Peter Ustinov once testified that the making of Spartacus took so long that although his daughter Andrea had only just been born at the outset of filming, by the time the film was completed she was responding to queries at school as to what her father’s job was with the answer, ‘Spartacus’. When one considers that the eventual director was none other than goggle-eyed Stan Kubrick, never to garner for himself the nickname ‘One Take Stan’, this seems less than surprising. The first director was Anthony Mann, soon to take his revenge for being bumped from this epic by being responsible for the age-spanning The Fall Of The Roman Empire. To be fair to Kubrick, he did have to contend with some of the most monstrous egos ever to have occupied the planet, some of them, like Charles Laughton’s, visible from space. Laurence Olivier did his bit on the self-obsession front too, and doubtless Tony Curtis would have been attempting to claim his place amongst the big apes as well. The biggest ape of them all was principal star Kirk Douglas, magnificent as the title character, though Laughton – managing to be peutlant, oily and sympathetic with the same character and often all at the same time – is also superb. One of the more entertaining of the woolly blanket genre, this is notable for the excellent cast, workable story and last gasp of Kubrick as a watchable director.Read More
Posts Tagged With 'Kirk Douglas'
“Gooooot a whale of a tale to tell you lads, a whale of a tale or two-oo…” Kirk ‘snails’ Douglas steals the show – just – against heavy opposition from James Mason, Paul Lukas and Herbert Lom in this Disney version of Verne’s classic from the days when the words ‘Disney version’ meant something quite good and weren’t a prelude to nausea. So much to see here; the attack on the ships, the dinner, the penal colony, the giant squid, Ocalina Fagiolina…the list goes on.Read More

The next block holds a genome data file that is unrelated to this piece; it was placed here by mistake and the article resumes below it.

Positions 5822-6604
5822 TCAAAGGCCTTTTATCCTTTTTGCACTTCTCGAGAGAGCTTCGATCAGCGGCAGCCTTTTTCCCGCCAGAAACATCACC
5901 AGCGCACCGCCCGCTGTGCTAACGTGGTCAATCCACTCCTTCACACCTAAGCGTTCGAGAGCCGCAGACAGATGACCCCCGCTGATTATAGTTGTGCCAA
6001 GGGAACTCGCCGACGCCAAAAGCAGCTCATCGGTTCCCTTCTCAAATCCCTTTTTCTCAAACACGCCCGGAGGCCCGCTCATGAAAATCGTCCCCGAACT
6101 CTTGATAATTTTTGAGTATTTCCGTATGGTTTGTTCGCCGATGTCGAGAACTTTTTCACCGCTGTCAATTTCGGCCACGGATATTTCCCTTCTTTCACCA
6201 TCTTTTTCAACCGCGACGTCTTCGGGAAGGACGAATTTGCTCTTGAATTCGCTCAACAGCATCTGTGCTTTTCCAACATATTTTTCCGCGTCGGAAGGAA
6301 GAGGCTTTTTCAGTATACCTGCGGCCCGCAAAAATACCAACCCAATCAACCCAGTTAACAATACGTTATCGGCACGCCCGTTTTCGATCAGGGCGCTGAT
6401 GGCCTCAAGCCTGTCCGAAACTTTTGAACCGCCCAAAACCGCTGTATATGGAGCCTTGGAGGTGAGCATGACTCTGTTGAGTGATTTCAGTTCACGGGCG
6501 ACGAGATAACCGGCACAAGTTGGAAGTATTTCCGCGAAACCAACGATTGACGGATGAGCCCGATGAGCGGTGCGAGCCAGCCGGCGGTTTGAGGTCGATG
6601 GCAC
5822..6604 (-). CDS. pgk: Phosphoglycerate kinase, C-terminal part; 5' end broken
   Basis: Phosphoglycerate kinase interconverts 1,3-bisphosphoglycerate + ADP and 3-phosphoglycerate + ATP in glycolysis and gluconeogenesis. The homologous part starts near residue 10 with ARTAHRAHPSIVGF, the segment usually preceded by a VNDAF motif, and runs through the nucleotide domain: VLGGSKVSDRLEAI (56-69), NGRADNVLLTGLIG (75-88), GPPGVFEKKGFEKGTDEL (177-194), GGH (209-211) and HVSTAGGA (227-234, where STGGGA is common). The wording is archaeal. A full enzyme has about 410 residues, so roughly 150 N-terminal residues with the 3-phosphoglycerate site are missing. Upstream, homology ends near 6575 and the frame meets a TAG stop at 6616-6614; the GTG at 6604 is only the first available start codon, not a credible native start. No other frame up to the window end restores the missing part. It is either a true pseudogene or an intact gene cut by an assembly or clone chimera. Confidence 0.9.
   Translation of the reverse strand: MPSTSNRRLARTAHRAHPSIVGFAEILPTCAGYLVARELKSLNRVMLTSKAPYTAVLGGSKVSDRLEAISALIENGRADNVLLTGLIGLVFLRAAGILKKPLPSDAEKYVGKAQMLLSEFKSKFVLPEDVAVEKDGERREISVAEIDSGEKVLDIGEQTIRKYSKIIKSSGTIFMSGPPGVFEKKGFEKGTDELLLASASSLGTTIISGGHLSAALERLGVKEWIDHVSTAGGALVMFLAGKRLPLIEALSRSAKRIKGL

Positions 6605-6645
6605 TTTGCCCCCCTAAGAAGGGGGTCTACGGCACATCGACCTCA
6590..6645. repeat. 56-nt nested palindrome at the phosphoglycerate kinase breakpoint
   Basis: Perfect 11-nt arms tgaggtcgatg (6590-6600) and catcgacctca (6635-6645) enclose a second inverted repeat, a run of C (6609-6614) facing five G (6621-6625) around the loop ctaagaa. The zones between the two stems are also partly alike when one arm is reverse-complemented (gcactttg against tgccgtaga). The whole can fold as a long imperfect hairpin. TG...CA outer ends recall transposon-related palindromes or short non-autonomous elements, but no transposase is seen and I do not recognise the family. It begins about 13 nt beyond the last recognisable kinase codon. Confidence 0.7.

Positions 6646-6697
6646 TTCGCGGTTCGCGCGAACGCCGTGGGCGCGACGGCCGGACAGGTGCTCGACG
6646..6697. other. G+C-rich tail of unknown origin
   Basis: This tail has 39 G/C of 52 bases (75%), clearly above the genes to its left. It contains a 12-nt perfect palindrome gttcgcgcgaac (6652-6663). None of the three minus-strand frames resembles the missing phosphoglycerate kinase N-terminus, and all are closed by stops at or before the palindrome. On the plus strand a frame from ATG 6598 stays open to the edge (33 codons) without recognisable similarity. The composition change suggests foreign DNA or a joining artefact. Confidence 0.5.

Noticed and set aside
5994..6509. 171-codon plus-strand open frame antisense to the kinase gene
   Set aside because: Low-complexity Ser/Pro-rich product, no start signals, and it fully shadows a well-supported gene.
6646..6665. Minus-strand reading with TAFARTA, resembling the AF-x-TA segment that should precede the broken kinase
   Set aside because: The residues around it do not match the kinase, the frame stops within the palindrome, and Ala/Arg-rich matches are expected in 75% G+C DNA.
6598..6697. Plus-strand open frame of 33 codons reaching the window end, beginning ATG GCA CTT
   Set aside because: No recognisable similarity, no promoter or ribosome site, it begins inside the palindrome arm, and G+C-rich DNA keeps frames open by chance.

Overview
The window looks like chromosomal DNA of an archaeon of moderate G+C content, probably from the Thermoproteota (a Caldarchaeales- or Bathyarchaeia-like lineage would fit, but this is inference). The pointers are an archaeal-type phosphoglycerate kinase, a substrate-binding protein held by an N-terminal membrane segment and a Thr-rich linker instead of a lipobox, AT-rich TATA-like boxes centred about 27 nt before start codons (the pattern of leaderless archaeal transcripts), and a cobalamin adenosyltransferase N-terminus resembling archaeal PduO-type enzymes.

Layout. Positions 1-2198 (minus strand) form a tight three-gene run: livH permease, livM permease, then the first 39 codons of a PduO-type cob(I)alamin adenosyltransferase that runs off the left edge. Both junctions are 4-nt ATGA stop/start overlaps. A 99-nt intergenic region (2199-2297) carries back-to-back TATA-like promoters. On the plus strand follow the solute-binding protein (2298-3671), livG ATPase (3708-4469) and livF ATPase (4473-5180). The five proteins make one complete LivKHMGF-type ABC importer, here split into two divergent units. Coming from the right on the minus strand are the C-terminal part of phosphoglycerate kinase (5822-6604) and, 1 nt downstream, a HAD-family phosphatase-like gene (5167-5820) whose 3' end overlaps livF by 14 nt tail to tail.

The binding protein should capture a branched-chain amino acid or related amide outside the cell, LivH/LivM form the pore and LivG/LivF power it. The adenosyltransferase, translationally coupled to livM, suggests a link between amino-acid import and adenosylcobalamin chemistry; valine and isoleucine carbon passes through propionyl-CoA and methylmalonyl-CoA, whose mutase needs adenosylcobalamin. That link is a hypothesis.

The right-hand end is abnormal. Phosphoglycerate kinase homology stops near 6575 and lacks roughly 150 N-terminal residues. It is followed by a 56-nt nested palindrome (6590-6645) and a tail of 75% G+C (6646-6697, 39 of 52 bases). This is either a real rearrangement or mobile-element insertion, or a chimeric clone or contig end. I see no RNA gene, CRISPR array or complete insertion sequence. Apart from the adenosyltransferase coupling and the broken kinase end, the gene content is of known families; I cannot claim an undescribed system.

The main source of mirth with this being, of course, Martin Amis’ notorious dabbling in sci-fi scripting. Not sure if he was aping his dad on this one (who was more a ghost story man really, although our investigations into lost Republic movie serial Kingsley Of The Rocket Men remain inconclusive), but the results speak – stiltedly – for themselves. Farrah ‘something for the dads’ Fawcett and Kirk ‘something for the grandmothers’ Douglas farm that soya stuff those Usborne books told us we’d all be eating all the time by now, play unconvincing minimalist chess and go jogging in gossamer leisurewear until Harvey Keitel turns up with top-heavy brain-in-tank tin-squeezing behemoth Hector, and man vs. machine fun ensues. At least, it does if you play TV Cream’s patented Spot Ed ‘UFO’ Bishop game.Read More
Hmm. Nuclear power station owner Kirk Douglas suspects his son to be the Antichrist, who’s after the controls to the carbon rods for a bit of millennial meltdown mayhem. Cue loads of half-bothered anti-nuclear sentiment, some stock symbolism about the book of Revelations and a crucial equation looking vaguely like ‘Jesus’ written backwards, a bizarre nightmare sequence wherein the power station rises from the sea and turns into a bunch of grinning dragons in back-projected Supermarionation, some fun proto-Silence of the Lambs asylum set design, a rather nifty top-of-head-meets-chopper-blade death for a visiting dignitary, Douglas getting his kit off and being kicked about a padded cell, and some rather nasty stuff about abortion. This Anglo-Italian co-production effortlessly blends all that’s ludicrous about both nation’s horror traditions into one demented whole. But the laughs are mainly on Kirk Douglas. Especially whenever he’s acting ‘outraged on humanity’s behalf’, or pantless.Read More
Kirk ‘snails’ Douglas is the captain of the Nimitz, a bloody great aircraft carrier which encounters a special effect (a laser light with dry ice round it) and finds himself, his ship and his crew in the way of the attack on Pearl Harbour. Just to add a little extra confusion they stumble across Charles ‘Rollerboys’ Durning, a senator who has just had his yacht shot up by the Zeros and wants to warn the government. But that would change history wouldn’t it? Or should they intervene? Or shouldn’t they? And what will they do with Durning? And why have you got a ship named after an admiral that’s still alive? Where’s that tape…Read More